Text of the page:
Washington — Louisiana Gov. Bobby Jindal sharpened the focus this past week on a few areas that already seemed to be in his plans for the future, providing yet more clarity for what looks to be his 2016 presidential road map.
But it’s not at all certain it will get him where he wants to go.
First, he announced Monday he was forming an exploratory committee for his candidacy for the Republican presidential nomination. Jindal has been acting like a candidate for months, traveling repeatedly to Iowa and New Hampshire — the states scheduled to act earliest in the nominating process — and giving speeches and pronouncements on a wide range of national and international issues. He’s participated in numerous forums and conferences with other likely Republican contenders, and he’s widely counted among them. He’s raised money through various vehicles for a campaign and hired staff members for that undertaking.
The exploratory committee moves him a step closer to official candidate status, although its effect is mainly on fundraising, and what he can and cannot do under federal election rules. He has said he won’t issue a formal announcement until after the current session of the Louisiana Legislature ends next month, but if there was any doubt about his intentions, it has been all but eliminated.
Jindal made a bigger splash with his response Tuesday to the scuttling of a “religious freedom” bill by the Legislature. The measure, which Jindal identified as one of his priorities for the session, would have made even more explicit the protection from legal action for Louisianians who refuse to deal with same-sex couples at shops or stores or in other areas for religious reasons; the usual example is the devoutly Christian baker who rejects a request for a wedding cake from a same-sex couple intending to marry.
The state already had a religious-freedom law on the books, but when the bill failed, Jindal issued an executive order aimed to achieve the bill’s goals. It doesn’t seem as if the executive order will change much in the legal scheme of things, but if nothing else, the rhetoric generated by the fracas made it even more obvious that religious freedom is code for antipathy to homosexuals and the “gay agenda.”
All of which is likely fine with Jindal. One of those Jindal campaign vehicles in Iowa launched a cable TV and Internet commercial for him on Tuesday that is keyed to the religious-liberty theme. The pitch is nothing new for him: He has staked a claim as one of the most fervent, if not the most fervent, of the evangelical candidates in the Republican field, in appearances at prayer rallies, in speeches and in interviews on radio and TV.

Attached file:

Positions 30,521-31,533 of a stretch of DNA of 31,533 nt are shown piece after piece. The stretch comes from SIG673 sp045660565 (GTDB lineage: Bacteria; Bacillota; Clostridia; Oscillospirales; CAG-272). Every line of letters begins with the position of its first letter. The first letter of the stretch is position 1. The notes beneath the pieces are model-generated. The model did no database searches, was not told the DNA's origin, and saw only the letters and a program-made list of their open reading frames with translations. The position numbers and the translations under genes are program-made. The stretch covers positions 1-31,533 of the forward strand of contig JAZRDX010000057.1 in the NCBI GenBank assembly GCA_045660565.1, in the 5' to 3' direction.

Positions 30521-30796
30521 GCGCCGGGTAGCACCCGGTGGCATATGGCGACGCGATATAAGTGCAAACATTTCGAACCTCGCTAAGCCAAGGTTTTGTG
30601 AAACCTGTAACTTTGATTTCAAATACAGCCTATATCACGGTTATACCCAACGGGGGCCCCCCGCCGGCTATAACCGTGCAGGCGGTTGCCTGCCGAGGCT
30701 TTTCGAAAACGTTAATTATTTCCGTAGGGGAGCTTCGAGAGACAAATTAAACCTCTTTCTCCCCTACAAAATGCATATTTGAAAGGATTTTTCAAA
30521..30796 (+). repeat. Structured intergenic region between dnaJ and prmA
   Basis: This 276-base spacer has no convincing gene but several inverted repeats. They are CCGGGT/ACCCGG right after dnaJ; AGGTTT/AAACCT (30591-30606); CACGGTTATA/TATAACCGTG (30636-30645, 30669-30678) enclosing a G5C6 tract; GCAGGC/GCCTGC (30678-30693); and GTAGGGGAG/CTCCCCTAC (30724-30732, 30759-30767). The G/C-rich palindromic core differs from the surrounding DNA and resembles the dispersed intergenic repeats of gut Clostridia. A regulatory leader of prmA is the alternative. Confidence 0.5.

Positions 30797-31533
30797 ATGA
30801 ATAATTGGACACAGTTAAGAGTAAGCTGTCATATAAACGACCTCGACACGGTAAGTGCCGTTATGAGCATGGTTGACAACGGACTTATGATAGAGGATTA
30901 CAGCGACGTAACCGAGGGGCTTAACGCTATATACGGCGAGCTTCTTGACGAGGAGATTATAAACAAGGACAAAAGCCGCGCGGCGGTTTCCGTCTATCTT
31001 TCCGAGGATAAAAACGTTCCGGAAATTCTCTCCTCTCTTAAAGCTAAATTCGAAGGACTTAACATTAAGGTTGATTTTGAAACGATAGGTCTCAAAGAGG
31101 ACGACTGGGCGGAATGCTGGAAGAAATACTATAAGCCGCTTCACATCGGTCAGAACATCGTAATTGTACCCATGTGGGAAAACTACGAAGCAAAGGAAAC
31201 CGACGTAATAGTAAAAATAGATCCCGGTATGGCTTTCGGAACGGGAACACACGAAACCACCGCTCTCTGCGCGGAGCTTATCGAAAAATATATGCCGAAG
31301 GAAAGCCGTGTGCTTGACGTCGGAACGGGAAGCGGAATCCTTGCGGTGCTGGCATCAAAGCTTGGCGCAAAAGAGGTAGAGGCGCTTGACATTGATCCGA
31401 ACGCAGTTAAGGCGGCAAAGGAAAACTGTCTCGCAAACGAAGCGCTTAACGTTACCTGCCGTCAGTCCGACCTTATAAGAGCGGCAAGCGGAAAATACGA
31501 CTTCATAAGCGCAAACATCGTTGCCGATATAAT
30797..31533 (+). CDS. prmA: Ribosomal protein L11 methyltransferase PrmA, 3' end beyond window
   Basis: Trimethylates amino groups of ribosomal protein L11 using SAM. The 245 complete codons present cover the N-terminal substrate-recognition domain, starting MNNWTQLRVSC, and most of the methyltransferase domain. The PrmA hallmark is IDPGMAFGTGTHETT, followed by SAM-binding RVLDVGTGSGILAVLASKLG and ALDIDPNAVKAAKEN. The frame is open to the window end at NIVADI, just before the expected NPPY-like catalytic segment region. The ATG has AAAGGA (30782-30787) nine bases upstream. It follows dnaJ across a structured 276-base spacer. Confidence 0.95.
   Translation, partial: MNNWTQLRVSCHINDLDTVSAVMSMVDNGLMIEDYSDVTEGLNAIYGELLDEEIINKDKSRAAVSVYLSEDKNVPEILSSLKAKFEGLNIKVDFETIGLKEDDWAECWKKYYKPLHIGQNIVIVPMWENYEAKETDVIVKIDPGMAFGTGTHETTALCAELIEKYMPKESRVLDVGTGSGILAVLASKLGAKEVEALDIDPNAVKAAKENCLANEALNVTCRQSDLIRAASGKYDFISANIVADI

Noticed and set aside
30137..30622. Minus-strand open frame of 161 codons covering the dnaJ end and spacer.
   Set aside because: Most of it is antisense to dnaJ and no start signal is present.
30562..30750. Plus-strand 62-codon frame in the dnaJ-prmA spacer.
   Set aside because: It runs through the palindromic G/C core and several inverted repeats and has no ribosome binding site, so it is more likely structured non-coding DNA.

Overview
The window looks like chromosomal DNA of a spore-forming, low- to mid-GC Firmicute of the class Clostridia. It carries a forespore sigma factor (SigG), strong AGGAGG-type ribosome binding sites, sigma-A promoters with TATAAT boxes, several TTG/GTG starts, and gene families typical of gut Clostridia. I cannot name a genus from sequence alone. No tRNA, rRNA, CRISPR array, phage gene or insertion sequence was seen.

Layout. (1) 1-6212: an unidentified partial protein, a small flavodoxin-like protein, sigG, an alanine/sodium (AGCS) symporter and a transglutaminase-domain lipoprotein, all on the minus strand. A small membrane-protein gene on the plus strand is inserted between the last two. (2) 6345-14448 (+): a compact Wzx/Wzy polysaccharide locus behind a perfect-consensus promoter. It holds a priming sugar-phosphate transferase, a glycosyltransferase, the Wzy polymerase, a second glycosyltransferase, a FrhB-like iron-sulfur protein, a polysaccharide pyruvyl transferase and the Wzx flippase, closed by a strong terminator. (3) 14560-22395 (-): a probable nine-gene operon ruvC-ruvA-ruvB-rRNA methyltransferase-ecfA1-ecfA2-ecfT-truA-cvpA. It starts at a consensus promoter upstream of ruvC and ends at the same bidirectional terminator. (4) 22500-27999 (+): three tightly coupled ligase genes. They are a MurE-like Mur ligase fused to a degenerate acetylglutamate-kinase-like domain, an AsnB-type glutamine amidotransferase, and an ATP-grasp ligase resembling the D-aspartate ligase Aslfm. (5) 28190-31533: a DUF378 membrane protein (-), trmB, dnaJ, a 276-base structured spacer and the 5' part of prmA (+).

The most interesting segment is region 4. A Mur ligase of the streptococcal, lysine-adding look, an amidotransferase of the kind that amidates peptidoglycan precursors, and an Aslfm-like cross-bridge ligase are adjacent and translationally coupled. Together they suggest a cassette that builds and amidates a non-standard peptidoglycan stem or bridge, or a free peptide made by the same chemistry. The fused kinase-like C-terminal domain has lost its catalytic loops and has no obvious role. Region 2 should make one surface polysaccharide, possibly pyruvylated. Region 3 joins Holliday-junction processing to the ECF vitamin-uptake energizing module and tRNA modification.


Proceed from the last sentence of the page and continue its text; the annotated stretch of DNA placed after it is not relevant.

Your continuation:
His campaign strategy, then, emerges even more distinctly.
Evangelical voters are very influential in Iowa, where they account for the majority of Republicans participating in the first-in-the-nation presidential nominating caucuses, scheduled for Feb. 1. And according to a know-your-enemy focus-group study in 2013 by Democracy Corps, a liberal research group co-founded by Louisiana-born Democratic consultant James Carville, evangelicals make up the single largest group within the Republican base.
“For evangelicals,” the study says, “homosexuality is the defining issue and threat.”
But Jindal does not have the evangelical field to himself, by any means. Several other Republican candidates are prowling the same turf, including former Arkansas Gov. Mike Huckabee, Wisconsin Gov. Scott Walker and U.S. Sen. Ted Cruz, of Texas. In surveys of Republican voters, all of them rank well ahead of Jindal, whose polling numbers are vanishingly small.
Huckabee, an ordained Southern Baptist minster, won the Iowa caucuses in his previous run for president, in 2008. But he did not win the Republican nomination; nor did evangelist Pat Robertson in 1996, nor former U.S. Sen. Rick Santorum, of Pennsylvania, in 2012, both Iowa winners also identified with the religious right. That points to a weakness in an evangelical strategy in the long haul: Evangelicals are not an outright majority among Republicans nationwide. New Hampshire, where independents can vote in the Republican primary, is far less receptive to ardently Christian appeals than Iowa, and other similarly secular states loom later on the nominating schedule.
And that’s just for Republicans. The national spectrum tilts much farther away from church-driven politics. If winning the White House is the goal, the risk for any Republican who wraps himself in religious vestments is repudiation by the voters in November 2016.
Gregory Roberts is chief of The Advocate Washington bureau. His email address is email@example.com and is on Twitter @GregRobertsDC. For more coverage of national government and politics, follow The Advocate Politics Blog at http://blogs.theadvocate.com/politicsblog/.